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08 05 2016 | by Victor Xing | Economics

July Payrolls: beyond the shadows of may

July Payrolls

Summary of July NFP:

  • NFP at 255K vs. 180K survey, with prior two months revised up 18K
  • U3 at 4.9% vs. 4.8% consensus, U6 at 9.7% vs. 9.6% prior
  • Part-time worker for economic reasons (involuntary part-time workers) at 3.73% vs. 3.68% prior
  • Aggregate labor force participation rate at 62.8% vs. 62.7% prior, prime age cohort unchanged at 81.2%
  • Long-term unemployed as a percentage of unemployed at 26.6% vs. 25.8% prior
  • Average hourly earnings at 0.31% MoM vs. 0.2% survey; YoY change at 2.64% vs. 2.6% consensus
  • Professional, Scientific and Technical Services led the job gains, Educational Services led the job losses

The latest Payrolls came in at 255,000 vs. 180,000 consensus, and prior two months’ revision was at a healthy 18,000.  The U3 unemployment rate unchanged at 4.9% vs. 4.8% expectations (U6 rose to 9.7% vs. 9.6% prior).

July Payrolls
U3, U6 and involuntary part-time workers

The above-consensus U3 was due to a positive reason: labor force participation rate rose to 62.8% vs. 62.7% prior, and prime age participation rate was unchanged vs. prior at 81.2%

July Payrolls
Headline and prime age labor force participation rate

Average hourly earnings beat expectations at 0.3% MoM (2.6% YoY), which will likely boost FOMC participants’ confidence on diminishing slacks in the (highly polarized) labor market.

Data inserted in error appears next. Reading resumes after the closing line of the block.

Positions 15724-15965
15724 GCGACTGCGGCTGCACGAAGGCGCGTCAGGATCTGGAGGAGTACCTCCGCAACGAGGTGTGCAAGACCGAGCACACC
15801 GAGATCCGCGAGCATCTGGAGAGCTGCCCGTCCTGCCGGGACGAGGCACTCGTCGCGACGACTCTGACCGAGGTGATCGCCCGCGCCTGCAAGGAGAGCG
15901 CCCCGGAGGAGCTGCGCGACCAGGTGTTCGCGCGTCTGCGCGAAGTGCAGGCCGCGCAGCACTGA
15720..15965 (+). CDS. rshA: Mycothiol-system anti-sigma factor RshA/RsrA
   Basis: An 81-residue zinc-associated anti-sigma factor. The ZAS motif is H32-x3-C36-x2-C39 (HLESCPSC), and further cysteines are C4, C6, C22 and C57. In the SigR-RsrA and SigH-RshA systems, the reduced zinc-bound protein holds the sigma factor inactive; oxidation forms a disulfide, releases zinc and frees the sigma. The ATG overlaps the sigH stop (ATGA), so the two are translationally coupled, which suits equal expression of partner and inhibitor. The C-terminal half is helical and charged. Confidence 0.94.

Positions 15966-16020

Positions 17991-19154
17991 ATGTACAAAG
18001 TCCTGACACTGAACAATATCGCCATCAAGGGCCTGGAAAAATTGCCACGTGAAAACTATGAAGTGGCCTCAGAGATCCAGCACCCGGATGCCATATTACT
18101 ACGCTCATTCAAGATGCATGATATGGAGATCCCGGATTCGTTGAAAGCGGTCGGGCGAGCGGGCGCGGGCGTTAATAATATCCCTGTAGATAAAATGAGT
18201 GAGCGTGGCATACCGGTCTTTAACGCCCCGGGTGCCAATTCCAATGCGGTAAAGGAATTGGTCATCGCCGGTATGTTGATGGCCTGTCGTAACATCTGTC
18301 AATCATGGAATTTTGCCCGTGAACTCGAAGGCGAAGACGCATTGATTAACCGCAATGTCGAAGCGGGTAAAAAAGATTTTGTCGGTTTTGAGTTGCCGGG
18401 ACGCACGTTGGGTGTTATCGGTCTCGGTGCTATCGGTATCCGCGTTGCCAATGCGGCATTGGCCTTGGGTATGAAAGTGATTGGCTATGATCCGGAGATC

July NFP
Average hourly earnings

Unfortunately, a few broader indicators saw signs of deterioration: part-time workers for economic reasons as a percent of labor force rose slightly to 3.73% vs. 3.68%, and long-term (27+ weeks) unemployed as a percent of total unemployed rose again to 26.6% vs. 25.8% prior.

July Payrolls
Long-term unemployed as a percent of total unemployed

Furthermore, it was encouraging to see on-going strength in the Professional, Scientific, and Technical sector.  On the other hand, the 14K decline in Educational Services (school administrators, elementary, middle, and secondary school teachers, as well as teacher assistants) was puzzling.  The BLS official summary did not highlight notable changes in the educational sector, and its divergence from Local Government Education and State Government Education suggest signs of trouble for education-entities under a for-profit model.

Next article08 02 2016 | by Victor Xing | Economics

June PCE: softer readings as durable goods weigh